So concludes a study, which has investigated what happens when we stop training.
That exercising is good for your health is not something new; sedentary life is related to diseases such as obesity, diabetes, cardiovascular problems and different types of cancer. That’s why the World Health Organization recommends a minimum of 150 minutes per week of moderate physical activity or 75 minutes of vigorous exercise. Following this advice will help us stay healthy both in the short and long term. Even if we hang up the shoes, we will continue to benefit much later, according to a study published in the journal Frontiers in Psychology.
Benefits of exercise
The research, carried out by experts from Duke University, in the United States, between 1998 and 2003, analyzes the effects of training periods of eight months. To do this, they divided the sedentary people into different groups: one of control and three others with different intensities in the exercises they had to perform. Before starting, the scientists recorded different values, such as the size of their waists. And ten years after finishing the training, they did a follow-up that revealed a very interesting fact.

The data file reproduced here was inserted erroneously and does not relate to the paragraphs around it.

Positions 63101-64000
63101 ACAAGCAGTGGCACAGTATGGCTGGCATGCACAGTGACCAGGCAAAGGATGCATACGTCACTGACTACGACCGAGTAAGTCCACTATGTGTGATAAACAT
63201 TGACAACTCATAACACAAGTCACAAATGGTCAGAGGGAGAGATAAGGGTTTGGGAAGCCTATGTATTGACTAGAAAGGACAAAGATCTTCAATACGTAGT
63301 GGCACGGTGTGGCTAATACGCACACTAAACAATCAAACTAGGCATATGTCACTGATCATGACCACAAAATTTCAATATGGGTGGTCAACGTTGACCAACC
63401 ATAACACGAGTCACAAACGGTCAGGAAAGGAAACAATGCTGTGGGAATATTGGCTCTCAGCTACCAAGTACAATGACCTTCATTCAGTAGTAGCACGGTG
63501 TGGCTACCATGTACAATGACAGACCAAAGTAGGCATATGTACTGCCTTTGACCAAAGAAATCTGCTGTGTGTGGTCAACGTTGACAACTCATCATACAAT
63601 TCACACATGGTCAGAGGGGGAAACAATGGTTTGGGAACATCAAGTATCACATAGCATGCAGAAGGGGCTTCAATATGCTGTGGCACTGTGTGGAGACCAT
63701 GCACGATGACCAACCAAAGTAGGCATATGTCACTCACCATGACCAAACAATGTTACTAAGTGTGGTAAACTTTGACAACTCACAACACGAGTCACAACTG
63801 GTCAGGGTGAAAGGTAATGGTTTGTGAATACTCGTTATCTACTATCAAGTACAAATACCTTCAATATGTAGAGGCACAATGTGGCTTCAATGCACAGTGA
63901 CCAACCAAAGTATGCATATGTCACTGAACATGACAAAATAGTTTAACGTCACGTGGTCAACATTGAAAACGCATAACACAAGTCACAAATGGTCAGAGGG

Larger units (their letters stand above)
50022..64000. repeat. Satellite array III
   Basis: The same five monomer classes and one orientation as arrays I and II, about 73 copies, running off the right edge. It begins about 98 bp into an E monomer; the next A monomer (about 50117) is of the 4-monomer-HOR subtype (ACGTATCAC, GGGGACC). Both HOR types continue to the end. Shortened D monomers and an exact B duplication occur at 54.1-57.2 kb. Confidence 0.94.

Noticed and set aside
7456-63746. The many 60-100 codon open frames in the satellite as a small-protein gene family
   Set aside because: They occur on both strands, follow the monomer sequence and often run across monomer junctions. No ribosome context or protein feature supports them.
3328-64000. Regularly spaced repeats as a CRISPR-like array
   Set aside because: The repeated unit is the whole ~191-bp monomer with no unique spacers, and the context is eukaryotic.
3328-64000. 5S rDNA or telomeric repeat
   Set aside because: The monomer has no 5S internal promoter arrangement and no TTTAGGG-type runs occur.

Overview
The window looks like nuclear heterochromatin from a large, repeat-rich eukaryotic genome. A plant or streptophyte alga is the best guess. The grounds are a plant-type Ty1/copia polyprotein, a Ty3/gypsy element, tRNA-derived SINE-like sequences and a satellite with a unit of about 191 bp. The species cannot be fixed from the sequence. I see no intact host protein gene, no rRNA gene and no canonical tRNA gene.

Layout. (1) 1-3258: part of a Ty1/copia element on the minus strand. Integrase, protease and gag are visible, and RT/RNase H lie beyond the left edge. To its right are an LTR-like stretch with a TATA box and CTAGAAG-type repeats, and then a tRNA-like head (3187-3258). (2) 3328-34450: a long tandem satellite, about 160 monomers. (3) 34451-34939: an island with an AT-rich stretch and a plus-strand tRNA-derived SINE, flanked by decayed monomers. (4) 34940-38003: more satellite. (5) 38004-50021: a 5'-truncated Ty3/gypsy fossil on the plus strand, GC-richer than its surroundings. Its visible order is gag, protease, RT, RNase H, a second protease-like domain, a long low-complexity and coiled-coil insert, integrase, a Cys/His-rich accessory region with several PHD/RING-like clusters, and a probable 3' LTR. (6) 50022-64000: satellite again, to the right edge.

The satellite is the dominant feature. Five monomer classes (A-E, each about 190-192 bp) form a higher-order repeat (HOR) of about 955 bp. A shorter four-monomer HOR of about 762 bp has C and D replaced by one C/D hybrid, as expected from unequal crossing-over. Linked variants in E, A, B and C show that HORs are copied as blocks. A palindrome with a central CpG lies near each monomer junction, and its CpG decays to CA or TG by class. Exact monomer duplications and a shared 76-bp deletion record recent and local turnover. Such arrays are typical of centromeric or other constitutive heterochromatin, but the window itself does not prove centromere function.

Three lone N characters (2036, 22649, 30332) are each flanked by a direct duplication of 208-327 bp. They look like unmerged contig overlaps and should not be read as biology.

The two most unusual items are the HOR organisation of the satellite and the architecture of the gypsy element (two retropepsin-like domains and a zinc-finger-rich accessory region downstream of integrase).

The researchers found that the positive effects on the participants’ health continued to be maintained, although there were variations according to the intensity of the training. “The individuals, who before the study had sedentary lives, showed differences in their cardiorespiratory capabilities and cardiometabolic parameters,” the study notes. For example, individuals in the control group and the low intensity group had experienced a 10.5% reduction in the VO2 peak, which is the amount of oxygen the body uses per unit of time and, as explained to BUENAVIDA María Jesús Núñez, medical director of Healthing, serves to “transform chemical energy into mechanics, taking advantage of carbohydrates, lipids and proteins to perform muscle contraction.” Participants in groups with a more vigorous level of exercise only experienced a decrease of 4.7%.
In addition, unlike the control group, the people who followed the training had a lower growth of waist circumference, which is a “very good criterion to determine the amount of visceral fat a person has,” as explained to BUENAVIDA. Susana Monereo, dietitian and member of the Board of Directors of the Spanish Society for the Study of Obesity (SEEDO). Those who were part of the moderate intensity group also had lower fasting insulin levels and lower blood pressure, after ten years.
In short, exercise is good for our health both short and long term.